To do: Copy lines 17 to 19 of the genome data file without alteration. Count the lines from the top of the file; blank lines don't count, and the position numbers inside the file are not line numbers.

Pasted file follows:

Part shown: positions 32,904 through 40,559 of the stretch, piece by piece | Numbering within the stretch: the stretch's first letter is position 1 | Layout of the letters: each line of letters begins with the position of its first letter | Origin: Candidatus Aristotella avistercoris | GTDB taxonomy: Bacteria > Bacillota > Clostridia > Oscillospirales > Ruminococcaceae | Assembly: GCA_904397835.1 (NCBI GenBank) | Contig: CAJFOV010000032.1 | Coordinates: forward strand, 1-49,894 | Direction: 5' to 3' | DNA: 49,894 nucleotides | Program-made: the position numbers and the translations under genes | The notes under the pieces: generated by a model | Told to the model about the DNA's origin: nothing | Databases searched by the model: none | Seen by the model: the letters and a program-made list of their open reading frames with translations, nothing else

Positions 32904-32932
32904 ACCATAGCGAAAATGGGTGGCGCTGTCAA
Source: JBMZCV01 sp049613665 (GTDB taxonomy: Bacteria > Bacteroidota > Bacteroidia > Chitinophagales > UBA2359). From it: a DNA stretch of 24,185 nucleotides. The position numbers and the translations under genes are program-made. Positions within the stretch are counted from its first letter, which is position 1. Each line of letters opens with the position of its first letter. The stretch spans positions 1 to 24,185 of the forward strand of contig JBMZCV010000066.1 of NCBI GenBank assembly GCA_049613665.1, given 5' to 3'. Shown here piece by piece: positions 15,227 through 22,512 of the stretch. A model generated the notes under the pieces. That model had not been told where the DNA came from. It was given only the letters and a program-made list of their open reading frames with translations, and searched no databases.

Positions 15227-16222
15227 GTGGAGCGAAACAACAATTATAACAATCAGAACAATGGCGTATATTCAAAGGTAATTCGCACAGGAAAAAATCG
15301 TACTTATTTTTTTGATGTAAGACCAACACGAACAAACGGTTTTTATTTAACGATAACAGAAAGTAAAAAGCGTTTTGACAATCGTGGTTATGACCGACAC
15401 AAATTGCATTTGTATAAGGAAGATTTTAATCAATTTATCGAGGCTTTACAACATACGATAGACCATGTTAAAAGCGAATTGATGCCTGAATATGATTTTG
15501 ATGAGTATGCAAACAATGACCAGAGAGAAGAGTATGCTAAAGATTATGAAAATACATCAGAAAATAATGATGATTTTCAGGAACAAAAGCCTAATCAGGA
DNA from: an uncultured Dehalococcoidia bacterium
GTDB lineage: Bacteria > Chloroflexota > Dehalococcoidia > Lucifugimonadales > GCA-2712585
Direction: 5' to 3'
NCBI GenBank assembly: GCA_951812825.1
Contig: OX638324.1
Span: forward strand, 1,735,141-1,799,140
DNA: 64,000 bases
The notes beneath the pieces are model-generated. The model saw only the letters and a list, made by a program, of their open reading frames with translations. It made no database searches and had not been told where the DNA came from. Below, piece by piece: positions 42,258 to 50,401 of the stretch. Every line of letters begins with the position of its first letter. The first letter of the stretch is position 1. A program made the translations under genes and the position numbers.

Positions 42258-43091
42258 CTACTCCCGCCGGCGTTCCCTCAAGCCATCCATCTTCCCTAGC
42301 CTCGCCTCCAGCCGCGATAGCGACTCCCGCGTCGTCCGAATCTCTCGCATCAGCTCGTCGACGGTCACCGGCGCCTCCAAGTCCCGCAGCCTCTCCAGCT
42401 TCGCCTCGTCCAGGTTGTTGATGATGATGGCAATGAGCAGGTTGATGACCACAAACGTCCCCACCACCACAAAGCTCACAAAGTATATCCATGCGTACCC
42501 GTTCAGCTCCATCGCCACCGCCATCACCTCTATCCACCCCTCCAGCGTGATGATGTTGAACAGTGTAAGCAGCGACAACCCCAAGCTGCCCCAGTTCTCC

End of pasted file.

The notes beneath the pieces are model-generated. The model saw only the letters and a list, made by a program, of their open reading frames with translations. It made no database searches and had not been told where the DNA came from. Below, piece by piece: positions 42,258 to 50,401 of the stretch. Every line of letters begins with the position of its first letter. The first letter of the stretch is position 1. A program made the translations under genes and the position numbers.

Positions 42258-43091
42258 CTACTCCCGCCGGCGTTCCCTCAAGCCATCCATCTTCCCTAGC